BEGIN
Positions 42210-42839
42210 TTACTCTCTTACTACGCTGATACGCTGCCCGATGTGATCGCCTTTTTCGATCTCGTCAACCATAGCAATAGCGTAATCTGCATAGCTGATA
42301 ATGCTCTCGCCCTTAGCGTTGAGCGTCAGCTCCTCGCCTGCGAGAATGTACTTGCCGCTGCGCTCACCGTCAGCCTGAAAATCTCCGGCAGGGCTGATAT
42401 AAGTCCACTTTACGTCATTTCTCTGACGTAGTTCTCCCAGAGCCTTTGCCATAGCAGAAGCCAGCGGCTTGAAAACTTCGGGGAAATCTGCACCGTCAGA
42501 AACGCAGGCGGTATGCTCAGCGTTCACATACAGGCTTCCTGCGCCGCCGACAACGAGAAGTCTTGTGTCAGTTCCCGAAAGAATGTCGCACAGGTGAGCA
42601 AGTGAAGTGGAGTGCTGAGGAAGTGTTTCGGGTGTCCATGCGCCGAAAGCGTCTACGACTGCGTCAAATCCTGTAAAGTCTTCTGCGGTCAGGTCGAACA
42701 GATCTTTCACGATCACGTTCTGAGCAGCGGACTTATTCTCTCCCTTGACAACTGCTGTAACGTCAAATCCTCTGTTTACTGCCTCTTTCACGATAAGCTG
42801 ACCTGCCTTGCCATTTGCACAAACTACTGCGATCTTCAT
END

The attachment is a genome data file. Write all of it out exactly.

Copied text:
Positions 42210-42839
42210 TTACTCTCTTACTACGCTGATACGCTGCCCGATGTGATCGCCTTTTTCGATCTCGTCAACCATAGCAATAGCGTAATCTGCATAGCTGATA
42301 ATGCTCTCGCCCTTAGCGTTGAGCGTCAGCTCCTCGCCTGCGAGAATGTACTTGCCGCTGCGCTCACCGTCAGCCTGAAAATCTCCGGCAGGGCTGATAT
42401 AAGTCCACTTTACGTCATTTCTCTGACGTAGTTCTCCCAGAGCCTTTGCCATAGCAGAAGCCAGCGGCTTGAAAACTTCGGGGAAATCTGCACCGTCAGA
42501 AACGCAGGCGGTATGCTCAGCGTTCACATACAGGCTTCCTGCGCCGCCGACAACGAGAAGTCTTGTGTCAGTTCCCGAAAGAATGTCGCACAGGTGAGCA
42601 AGTGAAGTGGAGTGCTGAGGAAGTGTTTCGGGTGTCCATGCGCCGAAAGCGTCTACGACTGCGTCAAATCCTGTAAAGTCTTCTGCGGTCAGGTCGAACA
42701 GATCTTTCACGATCACGTTCTGAGCAGCGGACTTATTCTCTCCCTTGACAACTGCTGTAACGTCAAATCCTCTGTTTACTGCCTCTTTCACGATAAGCTG
42801 ACCTGCCTTGCCATTTGCACAAACTACTGCGATCTTCAT